THE GOOD DOCTOR
(director: Lance Daly; screenwriter: John Enbom; cinematographer: Yaron Orbach; editor: Emer Reynolds; music: Brian Byrne; cast: Orlando Bloom (Dr. Martin Blake), Riley Keough (Diane Nixon), Taraji P. Henson(Nurse Theresa), Rob Morrow (Dr. Waylans), J. K. Simmons (Detective Krauss), Troy Garity (Intern Dan Page), Michael Peña (Jimmy), Wade Williams (Mr. Nixon), Molly Price (Mrs. Nixon), Sorel Carradine (Valerie Nixon), Gary Cervantes (Mr. Sanchez), Nathan Keyes (Rich); Runtime: 90; MPAA Rating: PG-13; producer: Jonathan King; Magnolia Pictures; 2011)
“A Dr. Kildare drama gone berserk on meds.”
Reviewed by Dennis Schwartz
A Dr. Kildare drama gone berserk on meds. Lance Daly (“Kisses”/”The Halo Effect”/”Last Days in Dublin”)helms a weird story set in a busy metropolitan hospital that tells of an ambitious, arrogant, uptight young resident in internal medicine, Dr. Martin Blake (Orlando Bloom), who hopes to get ahead by impressing his superiors and tells his boss he became a doctor because it would get the upstart respect in society. It’s written byJohn Enbom, who keeps the thriller somewhat orderly with a medical malpractice story until it ups the ante to murder and then shows it doesn’t have a commitment to end it without leaving the psycho protagonist dangling without a resolution.
Dr. Martin Blake is a quiet Englishman, living in an all-white nondescript modern beach apartment, who does his residency at a Southern California hospital. When an officious nurse, Theresa (Taraji P. Henson), complains of his illegible handwriting over orders, Martin tells his boss, the chief of staff, Dr. Waylans (Rob Morrow), “that in spite of his degrees, she treats me like I’m just some nobody.” When the doctor is blamed for a mistake in his treatment of a non-English speaking Mexican patient (Gary Cervantes), he recovers his confidence when it’s proven to be another staff member’s mistake. The socially awkward doctor is smitten with a pretty 18-year-old high school student patient, Diane Nixon (Riley Keough), whom he is treating for a urinary-tract infection. The scared teen is grateful for his comforting help and idolizes him, but when she’s discharged and stands him up on a dinner date arranged by her parents–going out instead with her popular high school boyfriend (Nathan Keyes), the rejected lonely-heart doctor finds a tricky way to sabotage her medicines in her bathroom medicine cabinet and gets her back in the hospital under his care.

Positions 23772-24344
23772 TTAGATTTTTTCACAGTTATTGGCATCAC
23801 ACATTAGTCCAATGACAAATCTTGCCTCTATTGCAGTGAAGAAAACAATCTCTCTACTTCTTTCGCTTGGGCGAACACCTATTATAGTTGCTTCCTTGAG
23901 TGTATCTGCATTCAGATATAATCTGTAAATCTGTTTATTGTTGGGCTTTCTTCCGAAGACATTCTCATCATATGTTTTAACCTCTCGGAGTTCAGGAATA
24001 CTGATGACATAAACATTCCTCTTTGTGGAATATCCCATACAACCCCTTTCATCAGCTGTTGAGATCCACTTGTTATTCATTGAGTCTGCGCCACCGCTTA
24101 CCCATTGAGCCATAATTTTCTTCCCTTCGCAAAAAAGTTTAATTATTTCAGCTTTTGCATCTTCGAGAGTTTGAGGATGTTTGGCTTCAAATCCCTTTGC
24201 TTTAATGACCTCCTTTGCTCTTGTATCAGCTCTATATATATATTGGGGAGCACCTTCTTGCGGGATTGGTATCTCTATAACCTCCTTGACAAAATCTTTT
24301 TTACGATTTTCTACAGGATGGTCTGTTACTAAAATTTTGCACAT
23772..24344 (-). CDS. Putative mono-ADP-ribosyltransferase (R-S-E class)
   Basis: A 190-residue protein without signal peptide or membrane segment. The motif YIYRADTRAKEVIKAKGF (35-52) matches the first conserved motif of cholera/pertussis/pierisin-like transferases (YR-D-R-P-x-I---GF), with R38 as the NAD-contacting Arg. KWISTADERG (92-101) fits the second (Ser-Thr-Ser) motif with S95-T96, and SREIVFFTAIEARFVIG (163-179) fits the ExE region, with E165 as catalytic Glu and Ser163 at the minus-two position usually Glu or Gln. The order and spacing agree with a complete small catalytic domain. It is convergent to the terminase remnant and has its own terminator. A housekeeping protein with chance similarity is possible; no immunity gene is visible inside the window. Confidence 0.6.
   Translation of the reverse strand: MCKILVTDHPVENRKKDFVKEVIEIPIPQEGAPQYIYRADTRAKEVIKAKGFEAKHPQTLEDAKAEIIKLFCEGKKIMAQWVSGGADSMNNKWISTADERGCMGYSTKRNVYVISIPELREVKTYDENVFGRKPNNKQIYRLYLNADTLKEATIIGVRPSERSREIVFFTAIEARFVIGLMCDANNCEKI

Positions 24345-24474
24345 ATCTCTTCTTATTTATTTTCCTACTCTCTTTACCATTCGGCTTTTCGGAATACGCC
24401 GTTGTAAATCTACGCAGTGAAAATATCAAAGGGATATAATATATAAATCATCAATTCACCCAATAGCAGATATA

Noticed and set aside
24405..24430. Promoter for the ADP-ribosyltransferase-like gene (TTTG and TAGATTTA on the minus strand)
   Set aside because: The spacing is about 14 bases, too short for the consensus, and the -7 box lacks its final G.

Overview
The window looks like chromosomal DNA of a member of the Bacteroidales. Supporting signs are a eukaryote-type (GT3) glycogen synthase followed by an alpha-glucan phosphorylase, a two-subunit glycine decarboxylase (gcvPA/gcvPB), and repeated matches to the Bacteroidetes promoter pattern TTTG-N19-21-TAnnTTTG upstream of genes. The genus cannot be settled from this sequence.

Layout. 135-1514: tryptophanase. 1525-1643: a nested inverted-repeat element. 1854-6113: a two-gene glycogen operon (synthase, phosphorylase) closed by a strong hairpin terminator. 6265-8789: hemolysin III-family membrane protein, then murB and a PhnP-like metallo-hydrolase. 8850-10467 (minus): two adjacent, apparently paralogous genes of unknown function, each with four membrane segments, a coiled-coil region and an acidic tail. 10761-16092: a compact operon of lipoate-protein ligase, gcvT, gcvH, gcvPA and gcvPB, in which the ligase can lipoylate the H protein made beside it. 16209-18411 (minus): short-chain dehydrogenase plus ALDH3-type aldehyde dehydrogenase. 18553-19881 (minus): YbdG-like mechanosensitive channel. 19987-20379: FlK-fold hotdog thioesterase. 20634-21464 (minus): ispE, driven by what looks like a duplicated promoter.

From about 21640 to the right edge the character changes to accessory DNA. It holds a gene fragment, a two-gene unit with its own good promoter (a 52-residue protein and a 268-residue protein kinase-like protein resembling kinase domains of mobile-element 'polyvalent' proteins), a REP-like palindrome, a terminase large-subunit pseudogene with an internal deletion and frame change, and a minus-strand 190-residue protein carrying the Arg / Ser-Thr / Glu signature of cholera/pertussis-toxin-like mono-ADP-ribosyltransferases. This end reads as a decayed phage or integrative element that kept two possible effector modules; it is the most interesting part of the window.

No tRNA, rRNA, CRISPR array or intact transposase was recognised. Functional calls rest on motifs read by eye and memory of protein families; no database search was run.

When the good doctor is threatened with exposure to his superiors for his unethical patient-doctor behavior by loud-mouth drug abuser orderly Jimmy (Michael Peña), Blake cracks and uses his doctor skills to get rid of the smarmy blackmailer in a dramatic way by inducing a cyanide poisoning attack in the hospital.
The thriller’s best parts are showing how the timorous egotistical Blake goes from a seemingly sane careerist-orientated doctor to a homicidal madman without any reservations aboutcarrying out his deranged urges.
Though flawed because the character-study story of an upward mobile loner with undetected psychological issues has little probing depth, nevertheless its chilling murder scenes are a gas and should leave the viewer with a creepy feeling for hospitals.
REVIEWED ON 12/12/2012 GRADE: B-